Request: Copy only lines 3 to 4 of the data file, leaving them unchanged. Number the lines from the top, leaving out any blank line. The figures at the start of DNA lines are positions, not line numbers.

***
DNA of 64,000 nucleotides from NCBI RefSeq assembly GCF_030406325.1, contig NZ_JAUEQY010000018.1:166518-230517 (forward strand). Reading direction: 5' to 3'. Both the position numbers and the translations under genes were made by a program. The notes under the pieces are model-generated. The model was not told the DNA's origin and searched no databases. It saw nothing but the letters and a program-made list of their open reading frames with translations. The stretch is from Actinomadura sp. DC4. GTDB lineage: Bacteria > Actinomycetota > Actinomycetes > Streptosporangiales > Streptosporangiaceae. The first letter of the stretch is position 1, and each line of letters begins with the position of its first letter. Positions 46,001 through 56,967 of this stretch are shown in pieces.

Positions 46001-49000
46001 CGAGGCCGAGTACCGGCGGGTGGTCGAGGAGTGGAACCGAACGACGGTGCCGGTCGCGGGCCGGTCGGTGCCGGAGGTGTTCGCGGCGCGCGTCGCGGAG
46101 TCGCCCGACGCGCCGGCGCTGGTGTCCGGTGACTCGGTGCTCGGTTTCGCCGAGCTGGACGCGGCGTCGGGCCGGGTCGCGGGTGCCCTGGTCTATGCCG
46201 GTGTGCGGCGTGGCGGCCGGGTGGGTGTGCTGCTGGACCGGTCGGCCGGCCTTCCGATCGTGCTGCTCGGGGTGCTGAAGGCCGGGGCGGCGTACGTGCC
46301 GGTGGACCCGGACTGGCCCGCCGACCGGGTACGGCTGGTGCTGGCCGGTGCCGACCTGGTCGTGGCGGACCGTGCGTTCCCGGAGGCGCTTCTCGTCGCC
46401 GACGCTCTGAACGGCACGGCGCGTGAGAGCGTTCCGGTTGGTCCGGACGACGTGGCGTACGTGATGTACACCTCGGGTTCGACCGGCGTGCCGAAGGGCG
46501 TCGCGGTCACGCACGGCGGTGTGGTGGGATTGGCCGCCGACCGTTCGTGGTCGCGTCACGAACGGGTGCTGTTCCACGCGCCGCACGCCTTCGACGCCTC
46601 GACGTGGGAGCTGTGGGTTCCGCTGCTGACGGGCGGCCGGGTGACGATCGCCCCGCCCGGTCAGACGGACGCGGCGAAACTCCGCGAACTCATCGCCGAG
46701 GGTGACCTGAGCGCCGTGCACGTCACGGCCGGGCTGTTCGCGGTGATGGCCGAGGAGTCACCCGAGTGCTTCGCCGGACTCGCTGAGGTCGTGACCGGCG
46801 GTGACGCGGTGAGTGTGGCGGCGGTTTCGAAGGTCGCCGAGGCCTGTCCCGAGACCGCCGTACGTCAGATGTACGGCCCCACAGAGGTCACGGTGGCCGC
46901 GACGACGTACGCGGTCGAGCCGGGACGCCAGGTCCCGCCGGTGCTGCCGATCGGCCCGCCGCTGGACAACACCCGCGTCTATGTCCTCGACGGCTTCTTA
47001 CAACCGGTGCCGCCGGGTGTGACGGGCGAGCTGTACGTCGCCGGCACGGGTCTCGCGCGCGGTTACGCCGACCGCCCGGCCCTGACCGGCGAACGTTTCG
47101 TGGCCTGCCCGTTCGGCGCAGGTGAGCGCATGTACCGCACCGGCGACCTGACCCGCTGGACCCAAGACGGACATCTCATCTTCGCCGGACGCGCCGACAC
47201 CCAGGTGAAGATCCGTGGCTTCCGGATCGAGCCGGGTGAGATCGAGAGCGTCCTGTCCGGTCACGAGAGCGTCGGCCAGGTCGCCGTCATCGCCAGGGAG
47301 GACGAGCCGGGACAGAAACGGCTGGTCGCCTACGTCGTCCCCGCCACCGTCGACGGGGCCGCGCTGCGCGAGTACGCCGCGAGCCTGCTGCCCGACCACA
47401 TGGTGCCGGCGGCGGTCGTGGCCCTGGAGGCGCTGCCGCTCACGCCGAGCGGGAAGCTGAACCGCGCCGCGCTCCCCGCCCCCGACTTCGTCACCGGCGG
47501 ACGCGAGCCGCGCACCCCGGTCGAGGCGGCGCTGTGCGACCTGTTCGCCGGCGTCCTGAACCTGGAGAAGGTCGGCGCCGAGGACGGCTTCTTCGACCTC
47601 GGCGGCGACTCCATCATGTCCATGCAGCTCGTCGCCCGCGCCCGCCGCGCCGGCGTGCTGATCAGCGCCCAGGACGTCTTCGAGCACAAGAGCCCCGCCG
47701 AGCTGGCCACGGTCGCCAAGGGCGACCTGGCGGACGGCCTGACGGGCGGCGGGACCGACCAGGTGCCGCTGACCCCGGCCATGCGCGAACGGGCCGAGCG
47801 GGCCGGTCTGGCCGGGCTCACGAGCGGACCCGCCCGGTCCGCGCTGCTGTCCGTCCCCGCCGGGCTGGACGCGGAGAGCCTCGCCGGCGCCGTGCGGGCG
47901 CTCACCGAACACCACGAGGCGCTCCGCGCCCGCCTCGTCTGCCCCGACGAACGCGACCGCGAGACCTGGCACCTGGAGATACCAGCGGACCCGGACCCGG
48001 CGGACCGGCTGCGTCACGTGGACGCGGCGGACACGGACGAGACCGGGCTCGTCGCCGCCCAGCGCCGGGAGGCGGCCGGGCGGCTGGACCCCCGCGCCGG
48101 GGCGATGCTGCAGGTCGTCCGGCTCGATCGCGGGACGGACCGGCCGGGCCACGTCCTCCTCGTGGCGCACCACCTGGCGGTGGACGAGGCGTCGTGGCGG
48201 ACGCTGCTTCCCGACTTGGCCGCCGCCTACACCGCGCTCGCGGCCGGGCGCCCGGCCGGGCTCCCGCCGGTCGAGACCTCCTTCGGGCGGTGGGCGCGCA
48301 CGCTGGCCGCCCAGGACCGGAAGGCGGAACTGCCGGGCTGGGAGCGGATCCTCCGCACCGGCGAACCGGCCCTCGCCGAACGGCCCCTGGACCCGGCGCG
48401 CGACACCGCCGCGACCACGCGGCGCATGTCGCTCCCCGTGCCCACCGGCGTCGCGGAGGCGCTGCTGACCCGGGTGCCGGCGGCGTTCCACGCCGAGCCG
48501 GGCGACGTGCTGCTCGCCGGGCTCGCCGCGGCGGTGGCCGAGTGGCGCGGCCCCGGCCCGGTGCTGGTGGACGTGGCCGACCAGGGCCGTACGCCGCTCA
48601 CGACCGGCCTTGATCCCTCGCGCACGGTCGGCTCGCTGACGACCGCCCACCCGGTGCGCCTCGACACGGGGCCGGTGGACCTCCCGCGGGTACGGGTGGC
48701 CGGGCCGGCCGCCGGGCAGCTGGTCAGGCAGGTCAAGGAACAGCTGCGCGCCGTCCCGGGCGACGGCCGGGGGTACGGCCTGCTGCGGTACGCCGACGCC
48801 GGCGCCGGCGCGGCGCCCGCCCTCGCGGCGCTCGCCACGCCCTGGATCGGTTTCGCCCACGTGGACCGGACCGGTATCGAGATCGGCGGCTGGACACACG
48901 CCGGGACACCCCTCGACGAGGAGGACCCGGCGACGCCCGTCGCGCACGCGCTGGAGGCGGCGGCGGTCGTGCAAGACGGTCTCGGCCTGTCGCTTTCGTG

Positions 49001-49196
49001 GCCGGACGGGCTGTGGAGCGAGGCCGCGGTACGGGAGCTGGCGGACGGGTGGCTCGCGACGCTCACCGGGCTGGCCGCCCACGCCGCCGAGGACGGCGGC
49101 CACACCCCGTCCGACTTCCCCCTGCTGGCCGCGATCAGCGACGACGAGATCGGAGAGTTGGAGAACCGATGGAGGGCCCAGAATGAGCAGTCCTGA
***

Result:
46001 CGAGGCCGAGTACCGGCGGGTGGTCGAGGAGTGGAACCGAACGACGGTGCCGGTCGCGGGCCGGTCGGTGCCGGAGGTGTTCGCGGCGCGCGTCGCGGAG
46101 TCGCCCGACGCGCCGGCGCTGGTGTCCGGTGACTCGGTGCTCGGTTTCGCCGAGCTGGACGCGGCGTCGGGCCGGGTCGCGGGTGCCCTGGTCTATGCCG